We ask that you speak to other managers, especially managers that supervise other managers, to get them to join PSMA - please have them visit the PSMA Website!

Thank you for your support and loyalty to the only professional organization for NJ State Managers - formed by State Managers.



Opinion: The Truth About N.J.'s Pension Crisis and How to Fix It


By Mark J. Magyar/Star-Ledger/January 06, 2016

Next November, New Jerseyans will be asked to vote on a constitutional amendment to require the state government to make regular quarterly pension payments, which would put the state's pension system - and the state of New Jersey itself - on the road to fiscal solvency within six years.

The biggest winners, if the constitutional amendment passes, are not public employees - who will get their pensions anyway - but all of New Jersey's taxpayers.

State laws, Supreme Court rulings and legal opinions have already established that public employees are entitled to the vested pension benefits they have earned.

The dirty little secret Gov. Chris Christie is not telling you is that the state ultimately will have to pay the bill - whether the money comes out of pension funds or directly out of the state budget - and that the cost goes up exponentially every year we fail to act.

That is why Senate President Stephen Sweeney introduced legislation to put a constitutional amendment on the ballot to require the state to make pension payments on a regular schedule that makes fiscal sense and saves taxpayers billions. Senate and Assembly committees are holding hearings on the proposed amendment Thursday.

The math is simple.

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Op-Ed: Deeper Debt Waiting for Taxpayers Due to Pension Irresponsibility



Robert D. Klausner/NJ Spotlight/January 11, 2016

In the debate over whether New Jersey should pass a ballot question this year to require the state to fulfill its obligation to fund public-worker pensions, the answer to one extremely important question has been spun by politicians in a variety of directions: What happens if the state continues to follow Gov. Chris Christie's current path and doesn't pay the required amount and lets the pension funds run out money? Kept in mind that actuaries agree this will begin to happen in six short years when the PERS pension system hits its depletion date in 2022.

The answer to this crucial question has been miscategorized by Christie and others on numerous occasions for political reasons in order to leverage the Legislature and workers into further givebacks. The legal reality, of course, is much different. Christie has gone so far as to state in last year's budget address that New Jersey can "no longer afford defined benefit pension systems. It bankrupted Detroit, it bankrupted General Motors, and it will bankrupt us." We will hear more about this in his State of the State speech, I'm sure, where he will most likely continue to demagogue "irresponsible unions."

Gov. Christie, a licensed lawyer and former U.S Attorney, knows this is a false comparison. But its sounds good and it's really scary to hear, so why not tell a little white lie to get the point across?

I've been fortunate to represent public-pension systems for more than 39 years in 20 different states, including New Jersey. Currently, I represent the board of trustees for the three largest pension funds in the state, and I argued the recent pension case before the New Jersey state Supreme Court in June. I also was the fiduciary counsel to Detroit's pension fund during its bankruptcy. I mention this only to illustrate that I've been down this road before, and it doesn't lead anywhere near where the governor says it does. Here are the reasons why:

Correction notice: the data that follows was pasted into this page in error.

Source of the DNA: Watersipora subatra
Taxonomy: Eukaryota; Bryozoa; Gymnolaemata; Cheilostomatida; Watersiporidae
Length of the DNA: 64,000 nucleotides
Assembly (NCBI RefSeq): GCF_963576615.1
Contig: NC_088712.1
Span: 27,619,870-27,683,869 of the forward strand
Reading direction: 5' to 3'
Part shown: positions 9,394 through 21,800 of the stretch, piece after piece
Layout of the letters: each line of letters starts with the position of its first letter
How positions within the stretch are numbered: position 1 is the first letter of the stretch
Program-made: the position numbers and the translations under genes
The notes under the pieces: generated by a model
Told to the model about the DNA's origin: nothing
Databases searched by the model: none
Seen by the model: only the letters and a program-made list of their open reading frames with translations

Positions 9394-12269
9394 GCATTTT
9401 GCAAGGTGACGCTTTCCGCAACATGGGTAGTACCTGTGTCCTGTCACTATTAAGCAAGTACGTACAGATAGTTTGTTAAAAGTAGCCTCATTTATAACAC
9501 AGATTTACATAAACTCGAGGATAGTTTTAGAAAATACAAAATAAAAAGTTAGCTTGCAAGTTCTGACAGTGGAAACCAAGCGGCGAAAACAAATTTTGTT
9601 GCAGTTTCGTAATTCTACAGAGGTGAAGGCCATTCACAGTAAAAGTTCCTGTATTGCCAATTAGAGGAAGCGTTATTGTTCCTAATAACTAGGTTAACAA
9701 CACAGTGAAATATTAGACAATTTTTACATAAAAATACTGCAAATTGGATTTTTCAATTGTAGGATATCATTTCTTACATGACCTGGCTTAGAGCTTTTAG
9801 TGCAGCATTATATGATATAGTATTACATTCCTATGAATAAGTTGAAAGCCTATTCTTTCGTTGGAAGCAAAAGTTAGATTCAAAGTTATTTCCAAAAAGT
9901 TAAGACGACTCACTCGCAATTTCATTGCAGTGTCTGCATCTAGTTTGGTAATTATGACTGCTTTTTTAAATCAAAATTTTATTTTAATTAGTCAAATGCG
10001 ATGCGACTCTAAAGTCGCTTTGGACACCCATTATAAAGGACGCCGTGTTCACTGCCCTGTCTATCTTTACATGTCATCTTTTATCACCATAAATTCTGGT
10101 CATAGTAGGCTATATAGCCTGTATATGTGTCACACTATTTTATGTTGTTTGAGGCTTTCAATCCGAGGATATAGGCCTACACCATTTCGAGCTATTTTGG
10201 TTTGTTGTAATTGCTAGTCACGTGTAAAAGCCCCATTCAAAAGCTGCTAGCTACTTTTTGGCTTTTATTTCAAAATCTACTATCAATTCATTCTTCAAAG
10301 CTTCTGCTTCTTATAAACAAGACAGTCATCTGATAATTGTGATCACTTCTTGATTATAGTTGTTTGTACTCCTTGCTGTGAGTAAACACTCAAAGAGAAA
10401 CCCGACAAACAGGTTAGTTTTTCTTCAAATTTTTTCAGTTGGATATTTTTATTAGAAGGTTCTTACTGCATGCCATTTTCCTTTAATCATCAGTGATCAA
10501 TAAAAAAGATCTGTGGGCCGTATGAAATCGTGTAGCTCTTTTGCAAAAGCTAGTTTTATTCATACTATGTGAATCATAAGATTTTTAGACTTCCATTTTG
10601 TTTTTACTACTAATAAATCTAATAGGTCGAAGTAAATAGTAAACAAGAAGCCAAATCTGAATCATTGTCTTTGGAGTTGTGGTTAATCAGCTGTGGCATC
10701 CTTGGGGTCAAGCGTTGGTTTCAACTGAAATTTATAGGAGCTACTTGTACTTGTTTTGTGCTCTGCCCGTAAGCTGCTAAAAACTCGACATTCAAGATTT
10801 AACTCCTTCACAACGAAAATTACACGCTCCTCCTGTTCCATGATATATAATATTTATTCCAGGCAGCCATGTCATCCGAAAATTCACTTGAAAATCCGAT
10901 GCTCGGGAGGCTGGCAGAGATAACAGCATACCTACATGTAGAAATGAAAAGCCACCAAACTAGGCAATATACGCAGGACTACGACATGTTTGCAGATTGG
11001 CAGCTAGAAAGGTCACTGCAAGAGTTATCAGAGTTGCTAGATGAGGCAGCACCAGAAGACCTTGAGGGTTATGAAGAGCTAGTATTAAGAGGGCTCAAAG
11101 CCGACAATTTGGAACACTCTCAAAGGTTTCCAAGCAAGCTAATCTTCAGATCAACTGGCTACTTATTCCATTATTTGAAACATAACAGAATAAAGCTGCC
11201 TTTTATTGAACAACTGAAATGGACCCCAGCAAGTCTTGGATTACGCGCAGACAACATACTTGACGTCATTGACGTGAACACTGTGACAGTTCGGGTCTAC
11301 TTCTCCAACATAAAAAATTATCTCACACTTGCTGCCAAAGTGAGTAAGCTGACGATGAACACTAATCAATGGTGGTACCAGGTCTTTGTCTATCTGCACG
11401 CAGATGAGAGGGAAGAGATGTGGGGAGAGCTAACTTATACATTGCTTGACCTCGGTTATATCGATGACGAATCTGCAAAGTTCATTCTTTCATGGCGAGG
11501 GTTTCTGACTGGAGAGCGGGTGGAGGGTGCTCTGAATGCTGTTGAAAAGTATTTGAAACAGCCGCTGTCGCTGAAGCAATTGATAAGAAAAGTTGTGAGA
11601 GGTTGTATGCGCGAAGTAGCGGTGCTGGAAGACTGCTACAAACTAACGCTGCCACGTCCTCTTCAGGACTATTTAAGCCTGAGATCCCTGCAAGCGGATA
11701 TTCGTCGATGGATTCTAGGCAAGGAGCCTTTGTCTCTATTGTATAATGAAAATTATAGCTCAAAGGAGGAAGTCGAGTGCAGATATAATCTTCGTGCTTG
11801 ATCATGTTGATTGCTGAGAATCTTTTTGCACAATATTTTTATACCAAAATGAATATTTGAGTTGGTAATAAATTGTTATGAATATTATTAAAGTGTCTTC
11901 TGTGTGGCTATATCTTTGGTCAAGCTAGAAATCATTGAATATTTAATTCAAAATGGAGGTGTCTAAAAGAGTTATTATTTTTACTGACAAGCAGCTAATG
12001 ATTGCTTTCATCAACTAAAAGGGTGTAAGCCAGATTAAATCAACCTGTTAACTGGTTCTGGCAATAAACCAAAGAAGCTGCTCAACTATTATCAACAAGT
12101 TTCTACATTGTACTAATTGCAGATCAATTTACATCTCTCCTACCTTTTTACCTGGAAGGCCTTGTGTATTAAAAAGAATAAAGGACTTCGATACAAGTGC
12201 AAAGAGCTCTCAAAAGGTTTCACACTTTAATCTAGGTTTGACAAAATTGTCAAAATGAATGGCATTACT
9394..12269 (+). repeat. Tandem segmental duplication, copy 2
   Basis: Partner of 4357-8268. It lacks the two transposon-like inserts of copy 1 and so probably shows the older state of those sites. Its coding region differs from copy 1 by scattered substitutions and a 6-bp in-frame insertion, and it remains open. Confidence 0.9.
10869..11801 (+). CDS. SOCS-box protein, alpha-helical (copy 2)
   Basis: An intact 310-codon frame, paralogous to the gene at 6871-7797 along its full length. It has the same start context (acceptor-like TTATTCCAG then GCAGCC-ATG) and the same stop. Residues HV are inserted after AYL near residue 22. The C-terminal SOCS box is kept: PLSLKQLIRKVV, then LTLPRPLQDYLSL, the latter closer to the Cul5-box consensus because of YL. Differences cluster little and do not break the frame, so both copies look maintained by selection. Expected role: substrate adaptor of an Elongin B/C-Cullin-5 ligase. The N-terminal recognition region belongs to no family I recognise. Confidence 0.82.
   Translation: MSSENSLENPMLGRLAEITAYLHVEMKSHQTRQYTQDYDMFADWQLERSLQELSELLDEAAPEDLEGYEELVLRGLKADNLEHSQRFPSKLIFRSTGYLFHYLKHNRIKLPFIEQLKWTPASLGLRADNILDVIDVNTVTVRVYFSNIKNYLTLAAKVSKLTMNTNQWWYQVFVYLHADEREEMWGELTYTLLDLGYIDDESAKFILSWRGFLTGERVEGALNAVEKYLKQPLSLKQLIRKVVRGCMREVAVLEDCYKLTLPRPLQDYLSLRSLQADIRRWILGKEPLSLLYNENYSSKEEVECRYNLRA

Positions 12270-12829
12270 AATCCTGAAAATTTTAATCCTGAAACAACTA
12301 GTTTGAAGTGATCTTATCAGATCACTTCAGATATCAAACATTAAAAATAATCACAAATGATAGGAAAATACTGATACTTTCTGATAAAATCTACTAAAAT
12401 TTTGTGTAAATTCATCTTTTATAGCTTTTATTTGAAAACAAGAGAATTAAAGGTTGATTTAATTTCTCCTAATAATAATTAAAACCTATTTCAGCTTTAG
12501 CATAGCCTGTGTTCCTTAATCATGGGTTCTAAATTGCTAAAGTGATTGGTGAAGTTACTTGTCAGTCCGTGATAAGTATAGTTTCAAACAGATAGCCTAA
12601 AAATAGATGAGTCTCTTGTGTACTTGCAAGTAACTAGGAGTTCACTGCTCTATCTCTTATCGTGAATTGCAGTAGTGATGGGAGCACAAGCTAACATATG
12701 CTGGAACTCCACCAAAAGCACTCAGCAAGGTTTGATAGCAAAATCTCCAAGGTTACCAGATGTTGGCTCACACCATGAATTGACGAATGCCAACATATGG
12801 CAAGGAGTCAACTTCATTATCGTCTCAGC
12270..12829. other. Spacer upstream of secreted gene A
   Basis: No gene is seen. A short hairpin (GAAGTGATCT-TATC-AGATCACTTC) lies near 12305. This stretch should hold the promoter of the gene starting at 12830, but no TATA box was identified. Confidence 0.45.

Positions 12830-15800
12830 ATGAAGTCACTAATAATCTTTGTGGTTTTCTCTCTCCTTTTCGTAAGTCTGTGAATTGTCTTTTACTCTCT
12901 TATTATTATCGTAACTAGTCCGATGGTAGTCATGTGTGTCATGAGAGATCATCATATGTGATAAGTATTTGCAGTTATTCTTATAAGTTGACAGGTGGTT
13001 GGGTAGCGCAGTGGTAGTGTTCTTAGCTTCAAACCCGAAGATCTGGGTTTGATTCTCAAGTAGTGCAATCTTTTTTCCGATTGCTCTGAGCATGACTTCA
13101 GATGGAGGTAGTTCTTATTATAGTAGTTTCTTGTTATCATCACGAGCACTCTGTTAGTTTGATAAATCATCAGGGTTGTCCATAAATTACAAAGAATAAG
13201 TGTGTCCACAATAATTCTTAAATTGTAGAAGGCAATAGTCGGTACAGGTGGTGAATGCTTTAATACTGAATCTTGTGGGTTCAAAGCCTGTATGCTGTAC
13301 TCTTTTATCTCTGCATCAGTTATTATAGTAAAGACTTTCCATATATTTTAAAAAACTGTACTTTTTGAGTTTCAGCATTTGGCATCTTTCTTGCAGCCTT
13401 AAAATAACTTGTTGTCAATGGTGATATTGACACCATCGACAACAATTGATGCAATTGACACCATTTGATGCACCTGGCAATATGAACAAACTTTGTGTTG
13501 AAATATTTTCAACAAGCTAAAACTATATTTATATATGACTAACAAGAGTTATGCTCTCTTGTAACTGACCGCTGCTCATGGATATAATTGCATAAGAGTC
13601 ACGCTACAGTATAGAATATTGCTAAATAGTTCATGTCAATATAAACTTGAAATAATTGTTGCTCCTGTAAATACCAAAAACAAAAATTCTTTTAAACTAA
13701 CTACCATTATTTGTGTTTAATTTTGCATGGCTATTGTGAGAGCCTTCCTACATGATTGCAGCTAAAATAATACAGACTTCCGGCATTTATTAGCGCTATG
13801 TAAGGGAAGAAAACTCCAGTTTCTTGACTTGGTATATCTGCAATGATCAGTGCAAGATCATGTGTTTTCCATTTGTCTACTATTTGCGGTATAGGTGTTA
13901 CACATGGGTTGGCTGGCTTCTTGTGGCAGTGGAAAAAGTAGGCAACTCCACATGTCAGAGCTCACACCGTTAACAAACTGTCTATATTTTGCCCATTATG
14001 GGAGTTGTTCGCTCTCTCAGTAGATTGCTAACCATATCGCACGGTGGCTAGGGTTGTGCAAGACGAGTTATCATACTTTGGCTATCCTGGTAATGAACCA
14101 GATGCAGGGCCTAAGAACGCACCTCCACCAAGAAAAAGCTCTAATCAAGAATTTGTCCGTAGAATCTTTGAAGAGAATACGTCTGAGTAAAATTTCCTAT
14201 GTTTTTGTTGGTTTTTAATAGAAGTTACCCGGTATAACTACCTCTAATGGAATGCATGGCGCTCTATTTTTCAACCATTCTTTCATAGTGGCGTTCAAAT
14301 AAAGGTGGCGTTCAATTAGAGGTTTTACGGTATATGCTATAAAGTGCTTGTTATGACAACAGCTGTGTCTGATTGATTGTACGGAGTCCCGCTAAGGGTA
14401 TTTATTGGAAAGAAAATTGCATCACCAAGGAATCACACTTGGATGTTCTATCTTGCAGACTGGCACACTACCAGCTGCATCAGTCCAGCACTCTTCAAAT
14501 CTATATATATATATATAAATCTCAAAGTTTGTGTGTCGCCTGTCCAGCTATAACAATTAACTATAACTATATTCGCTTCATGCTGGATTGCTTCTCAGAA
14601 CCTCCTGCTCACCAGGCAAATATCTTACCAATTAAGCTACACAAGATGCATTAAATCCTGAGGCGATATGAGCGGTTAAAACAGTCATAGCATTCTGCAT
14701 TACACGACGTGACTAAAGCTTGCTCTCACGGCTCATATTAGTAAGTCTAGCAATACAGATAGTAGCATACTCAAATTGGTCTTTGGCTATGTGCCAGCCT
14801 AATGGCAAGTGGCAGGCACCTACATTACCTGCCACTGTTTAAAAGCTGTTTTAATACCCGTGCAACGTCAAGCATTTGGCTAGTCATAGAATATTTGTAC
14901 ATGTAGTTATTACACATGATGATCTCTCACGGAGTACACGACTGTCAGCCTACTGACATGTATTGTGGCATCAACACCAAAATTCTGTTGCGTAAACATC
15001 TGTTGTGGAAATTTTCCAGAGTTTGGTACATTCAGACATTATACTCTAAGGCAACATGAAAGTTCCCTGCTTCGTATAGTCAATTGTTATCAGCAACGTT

In the 2015 case Burgos v. State of New Jersey, the Supreme Court ruled that the state's current pension obligations must be paid. There is no getting around the bill; it must be paid. Pensions are deferred compensation that has been earned, and no amount of political spin will erase the bill. The justices also ruled that employees have a contractual right to receive their pensions. The reason the Christie administration hailed the decision as a victory is because the court ruled that the constitution's debt-limitations clause limited the court's ability to extract full payments immediately. This got Christie off the hook, but not the state. The fact remains that in the long run the debt must be paid.

Secondly, states cannot go bankrupt. Federal law allows municipalities like Detroit to declare bankruptcy, as well as corporations like General Motors, which are governed by private-sector law. The State of New Jersey, however, is a public entity. Comparing our state to a local government or private corporation is disingenuous, which Christie knows.

Knowing these two facts -- that the state must pay the bills it has accrued and that the state cannot go bankrupt -- the logical question remains: If the pension funds run out of money, then what?

The reality is that the state is on the hook. The state Legislature and governor will be forced by the courts to make the payments from the general fund on a yearly pay-as-you-go basis.

But here is the reason taxpayers should be outraged by this financial mismanagement. By continuing to skip or reduce payments now, as has been done over the last 15 budget cycles by both Democratic and Republican administrations, our pension bill is growing exponentially because it is not accruing investment returns on these missed payments.

To put this in perspective, Gov. Christie has failed to make $17.5 billion in required pension payments since taking office in 2010, including payments mandated by the pension-reform law he himself championed -- then subsequently walked away from. After Christie's second term expires and he is long gone from the State House, taxpayers will have to pay $3 for every $1 he skipped. The current tab for this fiscal irresponsibility: $52.5 billion. And unless the State lives up to its responsibility immediately, it's only going to continue to grow.

The Legislature is attempting to correct this by placing the pension question on the ballot this year. For New Jersey taxpayers' sake, I hope it passes.

Robert D. Klausner is an attorney and author specializing in retirement law and has represented public-pension systems before the U.S. Supreme Court.